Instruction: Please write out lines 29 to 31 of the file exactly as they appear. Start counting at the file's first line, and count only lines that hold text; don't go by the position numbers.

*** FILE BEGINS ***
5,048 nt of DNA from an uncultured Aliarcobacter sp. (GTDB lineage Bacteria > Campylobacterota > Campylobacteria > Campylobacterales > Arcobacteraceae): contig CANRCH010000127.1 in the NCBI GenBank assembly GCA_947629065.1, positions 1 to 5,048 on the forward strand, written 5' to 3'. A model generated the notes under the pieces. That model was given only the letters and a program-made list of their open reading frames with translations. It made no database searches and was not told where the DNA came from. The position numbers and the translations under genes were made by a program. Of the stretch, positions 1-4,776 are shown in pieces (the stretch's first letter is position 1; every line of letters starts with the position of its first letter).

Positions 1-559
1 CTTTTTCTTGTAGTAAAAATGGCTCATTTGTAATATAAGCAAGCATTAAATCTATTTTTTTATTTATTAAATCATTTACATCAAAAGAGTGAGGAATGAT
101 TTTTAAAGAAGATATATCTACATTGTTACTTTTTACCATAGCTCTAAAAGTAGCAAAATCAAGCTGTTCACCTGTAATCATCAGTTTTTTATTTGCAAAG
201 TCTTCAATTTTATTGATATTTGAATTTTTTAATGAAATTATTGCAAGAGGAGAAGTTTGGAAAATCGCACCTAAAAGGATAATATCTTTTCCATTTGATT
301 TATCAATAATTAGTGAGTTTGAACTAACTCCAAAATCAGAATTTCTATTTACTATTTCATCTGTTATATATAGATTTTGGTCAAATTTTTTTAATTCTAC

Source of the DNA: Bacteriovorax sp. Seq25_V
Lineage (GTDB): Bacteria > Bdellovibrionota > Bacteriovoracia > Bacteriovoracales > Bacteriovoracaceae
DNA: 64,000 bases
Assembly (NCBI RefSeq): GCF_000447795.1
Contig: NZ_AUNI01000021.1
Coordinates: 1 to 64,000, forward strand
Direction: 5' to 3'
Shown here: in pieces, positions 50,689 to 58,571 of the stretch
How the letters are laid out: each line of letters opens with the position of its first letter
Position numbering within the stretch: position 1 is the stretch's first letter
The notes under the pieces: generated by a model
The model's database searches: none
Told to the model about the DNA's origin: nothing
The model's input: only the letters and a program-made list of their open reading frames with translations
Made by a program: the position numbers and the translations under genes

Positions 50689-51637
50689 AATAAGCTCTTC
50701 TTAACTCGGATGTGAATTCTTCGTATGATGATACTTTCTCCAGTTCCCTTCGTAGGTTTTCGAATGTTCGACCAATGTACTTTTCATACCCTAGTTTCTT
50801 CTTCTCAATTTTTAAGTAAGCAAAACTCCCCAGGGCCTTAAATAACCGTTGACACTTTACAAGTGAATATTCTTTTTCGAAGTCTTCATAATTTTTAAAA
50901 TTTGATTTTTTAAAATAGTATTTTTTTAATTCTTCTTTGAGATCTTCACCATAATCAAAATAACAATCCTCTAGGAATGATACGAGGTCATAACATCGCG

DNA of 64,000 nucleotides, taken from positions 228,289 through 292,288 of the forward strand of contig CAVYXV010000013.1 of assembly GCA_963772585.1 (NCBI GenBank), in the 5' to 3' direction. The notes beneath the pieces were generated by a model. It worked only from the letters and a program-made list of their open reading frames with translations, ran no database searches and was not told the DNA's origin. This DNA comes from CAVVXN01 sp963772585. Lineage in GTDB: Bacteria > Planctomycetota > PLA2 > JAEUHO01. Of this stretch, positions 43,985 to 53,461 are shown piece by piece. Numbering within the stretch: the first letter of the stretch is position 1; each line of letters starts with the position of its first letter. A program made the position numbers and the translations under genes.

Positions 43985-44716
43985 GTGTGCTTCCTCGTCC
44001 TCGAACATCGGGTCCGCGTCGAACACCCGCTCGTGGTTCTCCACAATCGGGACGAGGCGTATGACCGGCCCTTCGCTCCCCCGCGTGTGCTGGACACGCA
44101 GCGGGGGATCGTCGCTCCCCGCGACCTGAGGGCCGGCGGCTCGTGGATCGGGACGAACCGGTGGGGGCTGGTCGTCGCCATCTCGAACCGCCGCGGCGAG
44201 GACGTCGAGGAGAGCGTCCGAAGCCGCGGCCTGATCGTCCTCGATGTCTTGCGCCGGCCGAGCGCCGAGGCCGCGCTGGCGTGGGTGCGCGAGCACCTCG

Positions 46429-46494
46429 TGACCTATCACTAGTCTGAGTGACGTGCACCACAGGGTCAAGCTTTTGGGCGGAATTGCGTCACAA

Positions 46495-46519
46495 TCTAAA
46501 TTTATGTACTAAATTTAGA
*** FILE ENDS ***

43985 GTGTGCTTCCTCGTCC
44001 TCGAACATCGGGTCCGCGTCGAACACCCGCTCGTGGTTCTCCACAATCGGGACGAGGCGTATGACCGGCCCTTCGCTCCCCCGCGTGTGCTGGACACGCA
44101 GCGGGGGATCGTCGCTCCCCGCGACCTGAGGGCCGGCGGCTCGTGGATCGGGACGAACCGGTGGGGGCTGGTCGTCGCCATCTCGAACCGCCGCGGCGAG